Rule Number 1: When asked about your parentage, give suitably vague answers.
It was Jimmy Doogan, a boorish kid with freckles spread like flak across his face, who had been the first to inquire as to my father’s whereabouts. I knew I couldn’t claim the pub, or the off-track, because those fathers were just absent, not apparitions.
“He died,” I told him. “In the war.”
“Horse shite,” he replied. And it most certainly was. Ireland hadn’t fought in all that many wars, save those against ourselves, which we usually managed to lose. I later amended my story to say that my father had been lost to “The Troubles.” Usually that was enough; a topic so charged it seemed to make most back-peddle. Giving the sign of the cross in his memory helped, too. People never knew what to do once you invoked the Holy Trinity.
The truth was, my father, and Jimmy Doogan’s Father, that of the capital F variety, were one and the same. We both saw him just as often, every Sunday, and we’d both learned to fear him in ways our nascent brains had yet to fully comprehend.
“Yer Ma got plastered and now yer a bastard.” The Prod kids from Shankill used to chant. Even at our most crass, my countrymen tend to be lyrical. Usually, I could stop the chants with a well-placed rock. Or I could really hit home with the Orangies and tell them my father was with the IRA and if they didn’t shut their mouths he’d silence their whole families with a widowmaker. It had all the subtly of a thunderclap, but so did most of the Bible.
Once, in Church, my father, the parish’s Father, stopped at our pew and stared at me for a long spell. His jaw was hard set and his eyes were the pale, blue-green of carrion crow eggs: just like mine. “Keep the collection plate moving,” he’d said.
Rule Number 2: Don’t ask too many questions.
My mother, Dolores, she of the raven hair and the booming voice, never wrote it down, these rules for behaving in a fatherless world. To us it was like the Latin Mass: it was not meant to be understood, but internalized and felt on some deeper level.
That didn’t stop the questioning, at least in my younger years. When it came to my father, I used to seek answers like a blind-drunk playing darts. I’d throw questions out wildly, and wait to see by the reactions whether anything had actually hit its target.
“Who’s that parcel from, Ma?” (I knew full well it was the monthly cash allotment from the Church.)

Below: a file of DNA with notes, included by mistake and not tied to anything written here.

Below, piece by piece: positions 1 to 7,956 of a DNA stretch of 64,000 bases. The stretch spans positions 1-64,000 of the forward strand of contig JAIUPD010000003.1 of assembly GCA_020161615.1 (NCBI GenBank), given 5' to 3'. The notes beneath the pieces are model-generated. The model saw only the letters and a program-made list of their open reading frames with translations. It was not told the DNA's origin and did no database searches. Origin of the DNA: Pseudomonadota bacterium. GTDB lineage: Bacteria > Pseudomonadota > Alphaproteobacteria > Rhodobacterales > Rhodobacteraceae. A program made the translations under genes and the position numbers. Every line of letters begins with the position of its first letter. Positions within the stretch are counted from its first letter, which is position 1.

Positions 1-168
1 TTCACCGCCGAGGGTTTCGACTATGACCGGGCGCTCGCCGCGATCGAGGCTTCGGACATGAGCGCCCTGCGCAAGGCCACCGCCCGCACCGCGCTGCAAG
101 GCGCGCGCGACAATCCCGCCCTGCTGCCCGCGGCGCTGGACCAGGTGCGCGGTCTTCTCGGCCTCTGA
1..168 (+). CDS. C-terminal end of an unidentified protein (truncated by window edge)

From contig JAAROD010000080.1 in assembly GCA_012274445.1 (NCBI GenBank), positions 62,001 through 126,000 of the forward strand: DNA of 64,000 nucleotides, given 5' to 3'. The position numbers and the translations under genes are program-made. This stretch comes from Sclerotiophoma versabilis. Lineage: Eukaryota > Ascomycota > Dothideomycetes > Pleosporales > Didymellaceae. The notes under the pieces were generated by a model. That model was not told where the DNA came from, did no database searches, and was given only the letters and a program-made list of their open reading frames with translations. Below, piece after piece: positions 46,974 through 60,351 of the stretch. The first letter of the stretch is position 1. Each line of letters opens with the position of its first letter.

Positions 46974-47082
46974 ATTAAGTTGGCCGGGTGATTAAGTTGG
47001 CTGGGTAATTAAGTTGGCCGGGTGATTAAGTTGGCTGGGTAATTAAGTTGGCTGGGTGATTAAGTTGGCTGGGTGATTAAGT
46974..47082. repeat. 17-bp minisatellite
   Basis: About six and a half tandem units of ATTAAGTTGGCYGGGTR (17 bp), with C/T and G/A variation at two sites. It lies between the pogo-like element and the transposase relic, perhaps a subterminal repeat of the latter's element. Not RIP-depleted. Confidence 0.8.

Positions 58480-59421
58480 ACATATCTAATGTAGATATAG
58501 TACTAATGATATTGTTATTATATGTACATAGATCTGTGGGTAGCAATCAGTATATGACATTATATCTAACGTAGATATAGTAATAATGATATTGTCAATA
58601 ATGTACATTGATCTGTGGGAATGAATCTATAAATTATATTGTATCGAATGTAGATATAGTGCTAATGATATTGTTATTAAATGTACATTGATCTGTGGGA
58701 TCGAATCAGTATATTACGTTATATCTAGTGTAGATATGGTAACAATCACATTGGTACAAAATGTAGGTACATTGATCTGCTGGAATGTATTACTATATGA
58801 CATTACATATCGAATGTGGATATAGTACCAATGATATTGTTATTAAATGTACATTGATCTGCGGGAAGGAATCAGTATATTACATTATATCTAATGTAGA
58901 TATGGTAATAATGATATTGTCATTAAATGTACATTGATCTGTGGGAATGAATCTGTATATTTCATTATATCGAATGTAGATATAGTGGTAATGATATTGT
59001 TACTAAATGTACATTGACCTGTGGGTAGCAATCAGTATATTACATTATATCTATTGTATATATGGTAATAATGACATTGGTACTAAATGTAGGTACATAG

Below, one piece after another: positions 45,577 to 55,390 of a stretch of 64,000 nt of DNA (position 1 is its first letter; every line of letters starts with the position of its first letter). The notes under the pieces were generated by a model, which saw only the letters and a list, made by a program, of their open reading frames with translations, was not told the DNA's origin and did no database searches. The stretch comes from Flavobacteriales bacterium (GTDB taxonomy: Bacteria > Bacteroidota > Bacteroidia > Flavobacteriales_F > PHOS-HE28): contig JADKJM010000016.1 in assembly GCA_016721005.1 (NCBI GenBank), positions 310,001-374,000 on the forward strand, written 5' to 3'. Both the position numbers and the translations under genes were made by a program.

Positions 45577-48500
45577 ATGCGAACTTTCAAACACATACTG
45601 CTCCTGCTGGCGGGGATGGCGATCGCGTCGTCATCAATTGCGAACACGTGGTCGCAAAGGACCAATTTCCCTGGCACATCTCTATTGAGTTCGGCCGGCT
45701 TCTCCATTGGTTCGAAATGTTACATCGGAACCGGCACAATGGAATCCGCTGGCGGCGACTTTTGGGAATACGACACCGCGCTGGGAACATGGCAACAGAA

“Why can’t I be in the nativity play this year?” (A dim bluff, as no flesh and blood 12-year old would ever make such a request.)
“Who was your first kiss, Ma?” (This dart had landed a bit closer to the bull’s eye and earned me a walloping.)
After that we didn't ask many questions in our house. Not I of my mother, nor she of me. I never weathered the “where have you been” or “where are you going” interrogations like my friends did. Dolores’s motherly concern was usually distilled down to a gesture: a sigh, a down cast eye, or the tired wave of a cigarette.
Rule Number 3: Destroy all evidence.
Of all the rules, this had been the hardest for Dolores and me to follow. Sure, we consigned all the envelopes scrawled with the Church’s return address to the rubbish bin. Once, a locket he had given her during their brief affair was flung into the River Lagan as I looked on, wondering if I’d be next to feel the slate gray waters drinking me downward. My birth certificate, it seemed, had just gone missing. But, I knew she saved all the letters he’d ever sent her, even as they slowed in frequency. They were in a locked box above the mantle, and when I’d smell the peat fire spark late into the evening, I knew she was re-reading them by its light. When the letters stopped coming altogether, she burned them in that same flame.
I kept one memento, a ripped photo from my birth, its polaroid blur giving the room at the Magdalene women’s hospital the look of a sauna. In it, my mother holds me at a distance, appraising me like suspicious curio. In reality, she was handing me over to him, who lay just beyond the torn edges of the photo. It was the only time he ever held me. I imagined I could see his shadow on the wall. A shadow was better than nothing. The photograph eventually made it into the fire, too. When you burn a polaroid, its fumes smell of butterscotch and nail polish. Its edges buckle and blacken into shiny obsidian.
Rule Number 4: Be a God-fearing Churchgoer
We attended Church, dutifully and without protest, and we always sat in back, so as not to upset the pulpit. I would watch my sire, wrapped in his white and gold vestments, preaching in jeweled, stained-glass light, week after week, waiting for the day when his chosen scripture reading would be First, Timothy 5:8, but knowing deep in the empty pit of my stomach: that day would never come. In nomine Matris et Filia et Iocus Sancti.